Hinterkind is a brand new Vertigo book that has all the right fanboys talking about it, so I decided to check it out and bring you my thoughts on the first issue. Here goes…
I have no idea what a Hinterkind is (nor what to do if you find one growing on your arse), but the cover, an arresting, fantasy-like mural that looked like the poster for a really great imaginary movie, totally drew me in. It was exotic, exciting and cleverly structured.
Inside, this book turned out to be a neatly constructed modern fairy tale, or else the epic meeting of a post-apocalyptic bildungsroman with a refreshingly shallow teen adventure story, lushly illustrated by a wonderful penciller by the name of Francesco Trifogli.
Somewhere along the line, I also realized that this story was not unlike a headlong collision between the Americana of Mark Twain and the antiquainted superstitions, folklore and ballads of Europe. It was, to some degree, the barebones DNA of American fiction, displayed via that uniquely American art form, the comic book.
Within a couple of introductory pages, Trifogli majestically rendered an overgrown New York City skyline with an impossible tangle of trees, vines and seemingly limitless miles of verdant growth. It looked like a postcard from a dreamscape, an urban eco paradise of impossible promise, but there was something else lurking in there, something sinister…
Our heroes make their homes in Central Park, which is neatly switched from being the most nature-centric area of the city, to the most urban. This is what Hinterkind seems to be all about, taking your perceptions and twisting them into something unexpected…
Trifogli handles character interaction well and with a subtlety that promises to become a staple of the series as time goes by. The 21st century fable aspects come out in small, unobtrusive ways (such as the crumbled, headless ‘Alice in Wonderland’ statue surrounded by overgrowth -another cleverly altered ‘postcard’ image).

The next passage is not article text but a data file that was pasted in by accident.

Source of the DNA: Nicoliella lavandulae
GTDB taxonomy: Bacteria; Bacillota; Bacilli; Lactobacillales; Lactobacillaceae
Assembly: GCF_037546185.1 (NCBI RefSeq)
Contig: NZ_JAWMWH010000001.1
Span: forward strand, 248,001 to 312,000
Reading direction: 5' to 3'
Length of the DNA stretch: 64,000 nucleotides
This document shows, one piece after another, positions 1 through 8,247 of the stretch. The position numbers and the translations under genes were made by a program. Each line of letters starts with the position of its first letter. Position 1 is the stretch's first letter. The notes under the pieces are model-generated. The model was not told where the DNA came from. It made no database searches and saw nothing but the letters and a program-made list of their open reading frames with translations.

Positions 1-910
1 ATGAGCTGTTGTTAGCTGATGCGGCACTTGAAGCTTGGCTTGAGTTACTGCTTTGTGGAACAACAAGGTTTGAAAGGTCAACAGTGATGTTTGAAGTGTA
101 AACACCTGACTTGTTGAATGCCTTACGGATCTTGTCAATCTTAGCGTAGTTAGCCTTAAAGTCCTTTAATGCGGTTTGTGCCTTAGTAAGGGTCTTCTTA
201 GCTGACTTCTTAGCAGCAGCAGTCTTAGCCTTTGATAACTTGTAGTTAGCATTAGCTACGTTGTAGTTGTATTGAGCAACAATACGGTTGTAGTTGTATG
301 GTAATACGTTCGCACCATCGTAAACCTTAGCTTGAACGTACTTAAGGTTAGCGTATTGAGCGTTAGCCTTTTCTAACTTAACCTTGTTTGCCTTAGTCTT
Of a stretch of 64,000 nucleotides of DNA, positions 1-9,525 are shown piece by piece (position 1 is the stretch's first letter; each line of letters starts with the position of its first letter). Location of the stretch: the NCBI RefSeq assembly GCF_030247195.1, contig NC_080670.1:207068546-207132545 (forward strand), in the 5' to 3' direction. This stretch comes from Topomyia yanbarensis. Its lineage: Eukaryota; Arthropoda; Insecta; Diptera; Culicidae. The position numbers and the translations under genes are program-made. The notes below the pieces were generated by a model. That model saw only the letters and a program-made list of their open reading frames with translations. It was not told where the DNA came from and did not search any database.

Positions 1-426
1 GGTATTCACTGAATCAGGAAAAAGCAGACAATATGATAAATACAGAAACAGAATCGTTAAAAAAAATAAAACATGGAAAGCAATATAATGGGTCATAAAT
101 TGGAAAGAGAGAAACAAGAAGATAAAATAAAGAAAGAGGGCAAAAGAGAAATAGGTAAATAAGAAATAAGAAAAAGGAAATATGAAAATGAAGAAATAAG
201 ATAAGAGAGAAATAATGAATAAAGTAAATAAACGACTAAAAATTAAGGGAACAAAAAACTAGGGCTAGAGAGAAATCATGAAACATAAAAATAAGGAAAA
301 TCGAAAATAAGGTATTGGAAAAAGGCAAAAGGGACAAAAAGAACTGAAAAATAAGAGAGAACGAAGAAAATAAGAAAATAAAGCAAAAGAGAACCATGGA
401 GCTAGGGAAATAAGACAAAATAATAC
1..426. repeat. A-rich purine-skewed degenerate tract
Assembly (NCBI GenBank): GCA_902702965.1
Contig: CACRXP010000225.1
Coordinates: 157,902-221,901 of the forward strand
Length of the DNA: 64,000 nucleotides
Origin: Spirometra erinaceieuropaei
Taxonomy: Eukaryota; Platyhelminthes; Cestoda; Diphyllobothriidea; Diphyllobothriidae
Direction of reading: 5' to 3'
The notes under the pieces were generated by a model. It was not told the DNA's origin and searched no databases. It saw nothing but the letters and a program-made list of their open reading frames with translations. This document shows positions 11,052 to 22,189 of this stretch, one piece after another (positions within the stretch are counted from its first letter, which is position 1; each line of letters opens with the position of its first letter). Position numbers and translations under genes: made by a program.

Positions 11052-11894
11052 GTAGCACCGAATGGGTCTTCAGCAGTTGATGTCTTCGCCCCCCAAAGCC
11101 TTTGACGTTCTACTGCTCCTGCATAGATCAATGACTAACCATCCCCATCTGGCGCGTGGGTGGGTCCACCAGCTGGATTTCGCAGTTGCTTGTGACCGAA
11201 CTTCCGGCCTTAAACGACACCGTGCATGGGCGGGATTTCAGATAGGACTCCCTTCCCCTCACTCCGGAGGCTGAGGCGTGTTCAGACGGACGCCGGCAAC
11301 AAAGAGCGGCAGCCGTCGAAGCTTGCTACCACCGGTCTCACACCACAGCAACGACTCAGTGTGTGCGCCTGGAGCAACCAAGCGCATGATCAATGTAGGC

Trifogli adds to the magical feel of the story with artwork that smoothes almost all background details into simple, minimalist (yet still expertly crafted) line work. Its as if the background is vanishing from the horizon, forcing us to focus only on the here and the now. The end result is whimsical and picturesque, perfectly complimenting the feel of the book.
The first chapter is called ‘Once Upon A Time’ and it’s obvious that writer Ian Edgington is building something exquisite. Edgington creates a world of vivid possibilities and populates it with four central characters, all of which are compelling and interesting.
We’re soon introduced to Prosper and her friend Angus, and the pair’s back-and-forth banter feels as comfortable and well worn as any conversation between two long-time friends. The dialogue is natural, not overly revealing and yet it still finds room to sizzle with snappy one-liners and deft character construction.
All too often, first issues suffer from an abundance of exposition-heavy dialogue, as well as forced naming of characters, but Edgington neatly sidesteps both of these common teething problems (my best friend’s name is Alex, yet I rarely ever use his name, we simply start our conversations in the middle, the same way that Prosper and Angus do here).
In my opinion, the mystery that Edgington leaves in his narrative is nicely done. It makes the story feel unhurried and gives the characters (and their dialogue) ample room to breathe. This works especially well with Trifogli’s broad, panoramic panels, which, as often as not, feature small, stick-like figures dwarfed by the big wide world around them.
I don’t want to go down the ‘spoilers’ road with this, but suffice it to say that there’s one scene of a sexual nature that particularly stunned me (in a good way).
Embarrassingly often, comics’ approach to sexuality is juvenile at best (and utterly ham-fisted at worst). Every month, a seemingly endless parade of large-chested, long-legged sexpots are trotted out to (largely male) comic book readers, as we’re treated to the regular misadventures of stripper-superheroines with introductory pages that ‘introduce’ us to nothing more than a female protagonists…Um…assets. Misogyny in comics is a hot topic right now, but that doesn’t mean that sexuality in comics need be ignored.